Early morning will not only give you beautiful light but also the calmest water for beautiful reflections. Birds are also more active then. Late afternoon or sunset is another great time to capture moments in sweet light.

Getting In and Out

If you are doing a shore entry, place the dry bag in the kayak first. Make sure it’s secured, using a cord or carabiner. If you are getting in from a dock, I like to leave my dry bag on the dock until I’m safely sitting and feel balanced. In either case, a second pair of hands can be helpful to either stabilize the kayak or pass over your gear. When you return, make sure your drybag is sealed and secure or already handed off before you disembark since this is another occasion when spills are possible.

The Approach

The beauty of kayaking is how quiet it is. You are much less likely to scare off any wildlife if you approach slowly. I stop fairly far away, take a few photos then try to get closer in increments. Be especially cautious when approaching a nest and stay further back. Patience is key!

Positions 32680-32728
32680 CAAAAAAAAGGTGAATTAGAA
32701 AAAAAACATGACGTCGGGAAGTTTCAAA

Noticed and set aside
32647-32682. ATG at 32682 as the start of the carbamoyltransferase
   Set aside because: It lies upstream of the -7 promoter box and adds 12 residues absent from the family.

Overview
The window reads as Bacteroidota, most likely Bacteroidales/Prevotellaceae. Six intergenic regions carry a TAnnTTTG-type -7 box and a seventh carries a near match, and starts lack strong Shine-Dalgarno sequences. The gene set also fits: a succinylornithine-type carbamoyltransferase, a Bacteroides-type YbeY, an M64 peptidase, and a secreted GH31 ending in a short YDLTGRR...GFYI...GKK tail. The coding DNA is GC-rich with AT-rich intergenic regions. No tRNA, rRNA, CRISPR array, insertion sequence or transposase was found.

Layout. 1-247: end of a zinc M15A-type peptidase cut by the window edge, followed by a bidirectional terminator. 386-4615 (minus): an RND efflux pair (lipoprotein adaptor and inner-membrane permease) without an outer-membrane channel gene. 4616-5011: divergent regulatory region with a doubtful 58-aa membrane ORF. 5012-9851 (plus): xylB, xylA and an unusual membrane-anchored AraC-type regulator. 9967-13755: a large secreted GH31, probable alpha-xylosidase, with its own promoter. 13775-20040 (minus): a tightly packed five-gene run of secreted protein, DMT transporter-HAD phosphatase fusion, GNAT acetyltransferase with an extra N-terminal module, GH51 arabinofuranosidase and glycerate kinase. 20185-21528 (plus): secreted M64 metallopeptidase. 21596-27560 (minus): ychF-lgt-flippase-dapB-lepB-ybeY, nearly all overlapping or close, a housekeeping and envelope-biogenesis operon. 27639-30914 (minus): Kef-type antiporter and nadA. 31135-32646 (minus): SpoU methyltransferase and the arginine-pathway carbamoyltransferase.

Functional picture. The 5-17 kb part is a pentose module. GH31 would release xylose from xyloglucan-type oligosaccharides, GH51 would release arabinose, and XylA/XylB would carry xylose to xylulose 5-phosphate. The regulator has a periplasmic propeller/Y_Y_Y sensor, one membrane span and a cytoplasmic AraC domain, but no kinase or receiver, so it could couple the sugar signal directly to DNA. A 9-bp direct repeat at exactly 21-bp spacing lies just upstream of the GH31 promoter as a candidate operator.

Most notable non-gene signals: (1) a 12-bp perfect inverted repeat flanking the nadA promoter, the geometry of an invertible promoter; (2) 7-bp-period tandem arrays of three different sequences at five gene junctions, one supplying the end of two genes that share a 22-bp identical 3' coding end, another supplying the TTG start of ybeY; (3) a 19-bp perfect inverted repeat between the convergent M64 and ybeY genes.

What Type of Camera is Best?

In order to decide what’s best, you need to think about what you want your results to be. If you simply want to document your adventures while kayaking, a small waterproof camera or smartphone (in a waterproof case) will be sufficient. But if your goal is to get award-winning bird shots, you will need to invest in a good camera body and a long lens. The longer, the better but with that comes added weight and expense, as well as making it harder to handhold.

A telephoto zoom lens will be easier to manage and if your budget can swing it. Look for those that go up to 400mm, 500mm or even 600mm. If you have a shorter zoom lens, you can invest in a teleconverter (1.4x, 1.7x or 2.0x) that will multiply your focal length based on it’s number (i.e. a 300mm focal length becomes 600mm with a 2.0x teleconverter). A smaller sensor (either a cropped sensor or a micro four thirds) will also give you a little tighter shot.